Joint Assessment Mission provides road-map for peace

The Joint Assessment Mission (JAM) for Sudan has broken new ground in post-conflict planning by working with key local and international actors to develop a strategic vision for reconstruction and recovery. 

“Sudan is at a critical juncture.” This is the opening sentence of the Framework for Sustained Peace, Development and Poverty Eradication, the document presented to donors earlier this year as an outcome of the Joint Assessment Mission. The January 2005 Comprehensive Peace Agreement (CPA)[1] formally ended war between the Khartoum government and the insurgent Sudan People’s Liberation Movement (SPLM).

The CPA was the culmination of a process primarily fostered by the Intergovernmental Authority on Development (IGAD), a seven-country regional development organisation.[2] IGAD brokered the talks which in July 2002 led to the signing by the Government of Sudan (GoS) and the SPLM of the Machakos Protocol.[3]

In July 2005, six months after the signing of the CPA, a new Government of National Unity was sworn in, though it took another two months for ministers to be named. The shock of the death some three weeks later of John Garang, Sudan’s first Vice-President and founder and leader of the SPLM, might have created a major setback but this was not the case. The government includes 30% representation from the SPLM. For the first time Southern Sudan has its own government the (Government of Southern Sudan – GoSS) and there is agreement on how to share the country’s growing oil wealth. Sudan now not only has to overcome the huge social and economic challenges of a ‘failed state’ but also the political challenge of proving the viability of a unified nation. The alternative, after a six-year Interim Period culminating in a referendum to decide the future of southern Sudan, could be Sudan’s dissolution into two separate states.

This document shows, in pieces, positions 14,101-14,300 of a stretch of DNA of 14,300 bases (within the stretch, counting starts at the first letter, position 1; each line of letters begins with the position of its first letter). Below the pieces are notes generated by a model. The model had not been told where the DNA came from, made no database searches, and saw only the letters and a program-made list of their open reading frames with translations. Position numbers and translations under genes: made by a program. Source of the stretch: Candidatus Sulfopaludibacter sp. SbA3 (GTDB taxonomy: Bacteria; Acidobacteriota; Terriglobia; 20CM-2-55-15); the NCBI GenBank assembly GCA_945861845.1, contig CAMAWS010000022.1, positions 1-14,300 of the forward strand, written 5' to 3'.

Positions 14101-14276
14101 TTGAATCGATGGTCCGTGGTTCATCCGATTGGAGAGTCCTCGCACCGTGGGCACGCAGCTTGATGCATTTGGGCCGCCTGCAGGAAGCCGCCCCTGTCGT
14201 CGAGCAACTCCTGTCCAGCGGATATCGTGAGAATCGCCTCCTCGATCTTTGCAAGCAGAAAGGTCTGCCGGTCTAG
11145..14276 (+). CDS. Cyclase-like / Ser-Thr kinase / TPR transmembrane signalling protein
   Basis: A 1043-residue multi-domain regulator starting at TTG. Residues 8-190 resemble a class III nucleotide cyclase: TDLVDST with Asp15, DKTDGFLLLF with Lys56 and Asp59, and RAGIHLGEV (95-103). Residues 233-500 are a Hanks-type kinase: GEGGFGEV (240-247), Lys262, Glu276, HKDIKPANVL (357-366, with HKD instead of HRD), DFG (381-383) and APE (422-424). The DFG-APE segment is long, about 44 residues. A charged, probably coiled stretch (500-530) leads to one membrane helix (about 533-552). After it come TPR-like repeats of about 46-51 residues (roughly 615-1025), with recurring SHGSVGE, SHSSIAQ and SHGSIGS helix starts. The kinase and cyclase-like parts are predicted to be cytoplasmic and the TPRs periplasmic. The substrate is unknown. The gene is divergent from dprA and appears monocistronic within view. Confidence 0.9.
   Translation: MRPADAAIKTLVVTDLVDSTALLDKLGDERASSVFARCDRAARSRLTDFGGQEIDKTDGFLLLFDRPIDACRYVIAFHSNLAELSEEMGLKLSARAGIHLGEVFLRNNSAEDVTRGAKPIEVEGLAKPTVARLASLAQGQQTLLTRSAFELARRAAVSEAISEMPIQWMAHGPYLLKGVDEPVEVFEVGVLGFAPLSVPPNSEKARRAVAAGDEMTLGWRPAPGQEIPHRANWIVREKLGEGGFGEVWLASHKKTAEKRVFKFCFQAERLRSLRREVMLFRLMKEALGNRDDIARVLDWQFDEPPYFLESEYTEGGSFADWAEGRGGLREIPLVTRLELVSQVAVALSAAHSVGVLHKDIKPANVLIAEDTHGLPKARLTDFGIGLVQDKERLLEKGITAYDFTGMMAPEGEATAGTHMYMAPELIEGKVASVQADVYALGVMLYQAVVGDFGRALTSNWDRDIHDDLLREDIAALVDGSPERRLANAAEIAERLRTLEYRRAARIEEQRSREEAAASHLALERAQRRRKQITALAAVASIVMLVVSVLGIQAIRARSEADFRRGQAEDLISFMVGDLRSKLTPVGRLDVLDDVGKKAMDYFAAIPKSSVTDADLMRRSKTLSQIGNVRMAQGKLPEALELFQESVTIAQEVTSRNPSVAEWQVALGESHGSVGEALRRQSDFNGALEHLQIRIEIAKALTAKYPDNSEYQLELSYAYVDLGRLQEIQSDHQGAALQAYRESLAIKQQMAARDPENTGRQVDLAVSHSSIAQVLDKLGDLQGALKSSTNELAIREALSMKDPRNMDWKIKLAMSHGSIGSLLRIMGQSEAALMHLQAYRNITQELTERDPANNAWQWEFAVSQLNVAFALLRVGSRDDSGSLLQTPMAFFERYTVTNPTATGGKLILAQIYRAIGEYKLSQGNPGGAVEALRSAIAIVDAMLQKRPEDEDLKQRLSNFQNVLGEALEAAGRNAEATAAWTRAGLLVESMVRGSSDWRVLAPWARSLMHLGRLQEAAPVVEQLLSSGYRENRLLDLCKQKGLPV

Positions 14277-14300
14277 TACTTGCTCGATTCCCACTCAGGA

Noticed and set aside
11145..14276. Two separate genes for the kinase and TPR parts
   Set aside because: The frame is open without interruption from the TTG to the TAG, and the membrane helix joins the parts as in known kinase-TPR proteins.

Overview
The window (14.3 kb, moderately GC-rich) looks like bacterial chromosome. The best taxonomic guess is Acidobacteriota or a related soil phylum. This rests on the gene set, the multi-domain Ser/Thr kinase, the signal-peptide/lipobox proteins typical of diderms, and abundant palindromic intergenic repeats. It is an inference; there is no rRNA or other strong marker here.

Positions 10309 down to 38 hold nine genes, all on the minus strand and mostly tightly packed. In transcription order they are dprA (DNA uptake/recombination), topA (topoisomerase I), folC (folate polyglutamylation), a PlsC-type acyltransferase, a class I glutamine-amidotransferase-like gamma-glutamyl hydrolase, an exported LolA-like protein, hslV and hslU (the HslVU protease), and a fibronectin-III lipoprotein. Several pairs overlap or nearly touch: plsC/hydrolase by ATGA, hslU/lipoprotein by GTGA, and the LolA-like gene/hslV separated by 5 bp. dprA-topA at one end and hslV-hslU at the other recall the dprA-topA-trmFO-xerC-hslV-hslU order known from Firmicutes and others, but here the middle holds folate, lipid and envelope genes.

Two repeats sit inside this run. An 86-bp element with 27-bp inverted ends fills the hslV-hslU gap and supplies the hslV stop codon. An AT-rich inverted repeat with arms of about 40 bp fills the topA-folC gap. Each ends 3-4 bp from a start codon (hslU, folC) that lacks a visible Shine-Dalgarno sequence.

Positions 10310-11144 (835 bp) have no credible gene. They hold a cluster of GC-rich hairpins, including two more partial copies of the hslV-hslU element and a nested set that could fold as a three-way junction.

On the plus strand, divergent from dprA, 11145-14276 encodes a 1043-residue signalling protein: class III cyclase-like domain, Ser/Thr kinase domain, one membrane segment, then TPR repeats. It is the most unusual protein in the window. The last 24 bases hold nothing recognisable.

With stakes this high, the JAM was always going to be more than simply a technical exercise. It was certainly not a traditional needs assessment but rather an inclusive exercise in strategic ‘vision’ planning for a country with huge potential, yet torn apart by political, social and economic inequality. Consolidating a still-tenuous peace requires a rapid and visible redress of the underlying structural causes of conflict and underdevelopment. Redistribution of wealth must be accompanied by an overhaul of the governance apparatus. Without these issues very firmly on the table, neither the donor community nor the domestic audience was going to take seriously the blueprint presented in the JAM.

The peculiarity of Sudan is that it is now poised – thanks to its newly acquired oil wealth – to become one of Africa’s richest countries while simultaneously having some of the continent’s worst human development indicators.[4] Thus, the whole thrust of the JAM was not to raise external aid (though this is important in the early post-war years) but rather to redress the imbalances of wealth through a fundamental restructuring of the economy and political landscape of the country. The measure of success would be in placing Sudan firmly on the road to achieving the Millennium Development Goals (MDGs).

As global uncertainties continue to push up oil prices the GoS’s revenues will continue to increase. However, unless the absorptive capacity of the GoSS to handle revenues is quickly increased, and unless accountable and transparent governance is developed, oil revenues could – as has happened in Angola and other post-conflict states – result in corruption and the entrenchment of unaccountable elites.

Immediate needs

The JAM covers the six-year Interim Period, with a focus on the critical ‘first phase’ (2005-07), and on the poorest and most disadvantaged parts of the country – in particular Southern Sudan and the contested states of Southern Kordofan, Blue Nile and Abyei (known as the Transitional or Three Areas). Two-thirds of the initial recovery costs presented in the JAM is to be met from domestic (mostly oil) resources, with only one-third from international donors.